By Amy Wallace, Josh Marshall, Autumn Lonon and Bevin Fletcher
Twenty-five hours of practice a week, years of dedication, blood, sweat, tears, and injury, all for three and a half minutes of glory. Gymnast and West Virginia University junior Kaylyn Millick, knows all too well what the body endures for the sport she loves.
At the age of four, Millick joined the Gym Dandy’s gym in Washington, Pa.
“I like begged to be enrolled there,” Millick said. “So my grandma ended up taking me to the gym…I think I did a year of pre-team and they just kind of saw something in me that you know you can always tell that one that stands out.”
Millick’s abilities were apparent to coach Karen Clark from the beginning.
“At four years of age you could tell that she had special talent,” Clark said.
By the time Millick was nine or ten, she was moved up to level eight gymnastics. At age 12, Millick went to nationals and was the third youngest competitor there.
One of the first obstacles Millick faced was what her coach called the “I can’t tumble backwards monster,” at the age of 13. At age 15, Millick experienced an even bigger obstacle. She had a stress fracture in her foot.
“I was in a boot for six weeks and they took another x-ray and it still wasn’t healing so I ended up having surgery in May of 2006,” Millick said.
After some conditioning and exercises, Millick had her foot checked again. It still was not healing so she had yet another surgery in September of 2006.
Millick worked her way back up and began competing again in March of 2007. While competing in regionals she noticed her foot hurting again. In August of 2007, she ended up having another surgery.
After sitting out of practices and competitions during her junior year in high school, Millick was back on the mat but not without challenges.
“It was like June by this time and I was running down the vault runway and I felt a pop in my ankle,” Millick said. “I ended up tearing my tendon in the same foot so I had to get surgery again in August 2008.”
After this fourth surgery, there were many struggles.
“All through her surgeries, she was in the gym, encouraging her teammates, leading by example,” Coach Clark said. “The third surgery started to wear her down.”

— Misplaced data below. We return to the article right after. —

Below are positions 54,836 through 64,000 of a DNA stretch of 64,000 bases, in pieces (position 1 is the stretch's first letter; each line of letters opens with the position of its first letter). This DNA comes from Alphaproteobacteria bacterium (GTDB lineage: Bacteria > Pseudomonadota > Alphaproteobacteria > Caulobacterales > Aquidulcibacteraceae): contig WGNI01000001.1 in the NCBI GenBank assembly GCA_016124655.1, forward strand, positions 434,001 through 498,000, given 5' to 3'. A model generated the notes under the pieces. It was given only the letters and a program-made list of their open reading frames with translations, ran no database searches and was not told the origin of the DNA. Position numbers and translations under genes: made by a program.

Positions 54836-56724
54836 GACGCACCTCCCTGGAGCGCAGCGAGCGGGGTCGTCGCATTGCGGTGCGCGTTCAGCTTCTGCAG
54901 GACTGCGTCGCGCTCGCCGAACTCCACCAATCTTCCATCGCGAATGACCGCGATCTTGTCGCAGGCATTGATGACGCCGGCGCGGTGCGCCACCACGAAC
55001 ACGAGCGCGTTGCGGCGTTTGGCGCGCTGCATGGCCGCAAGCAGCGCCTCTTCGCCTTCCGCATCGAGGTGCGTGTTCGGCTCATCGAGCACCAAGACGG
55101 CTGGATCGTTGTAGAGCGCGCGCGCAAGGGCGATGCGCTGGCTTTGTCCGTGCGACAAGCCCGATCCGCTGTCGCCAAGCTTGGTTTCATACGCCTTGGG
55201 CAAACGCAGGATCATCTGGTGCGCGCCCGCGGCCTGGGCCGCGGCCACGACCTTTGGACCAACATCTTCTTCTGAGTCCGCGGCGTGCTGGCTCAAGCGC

“After the third one I was just like I can’t even go in the gym anymore. I don’t even want to watch people it just makes you so upset because like I said you work so hard and then I worked so hard to come back every time,” Millick said. “After the fourth one it’s just like ok…you get to the point where you’re like should I continue?”
Millick’s doctor was not sure what to do. There were many tears from Millick, Coaches and parents. The doctors were not sure if she should continue or not and Coach Clark began to try to prepare her for this.
“He [the doctor] was trying to prepare her [Millick] for life without gymnastics,” Clark said. “We discussed other avenues with the sport: judging, coaching, teaching. She had a lot to offer people.”
After a lot of speculation from the doctors on whether she should continue or not, they
finally gave her the go ahead to perform but Millick wasn’t sure how much longer she would be able to. Her chances of getting a scholarship were slim.
“I thought I had no chance when I had been a level ten since I was in fifth grade.”
“Scotty and I encouraged her to take a full scholarship to Eastern Michigan,” Coach Clark said on Millick’s struggle to come back. “They were the only ones willing to take a risk after she had the tendon surgery.”
While at Eastern Michigan, Millick was not happy.
“I had many crying phone calls,” Coach Clark said, “but she had promised to give it a year.”
After a year at Eastern Michigan, a former WVU and Gym Dandy’s gymnast made the coaching staff at West Virginia aware of Millick and she took the offer to transfer. The move has made her feel much more at home.
Through all of the trials and tribulations, Millick never gave up.
“Kaylyn is one of the most fun and energetic girls on the team,” WVU teammate Beth Deal said. “If anyone is having a down day or needs lifted up, Kay is there for that person. She works hard in everything she does and she’s a great leader”
“Having those surgeries made me believe that this is what I want to do and this is what I love,” Millick said.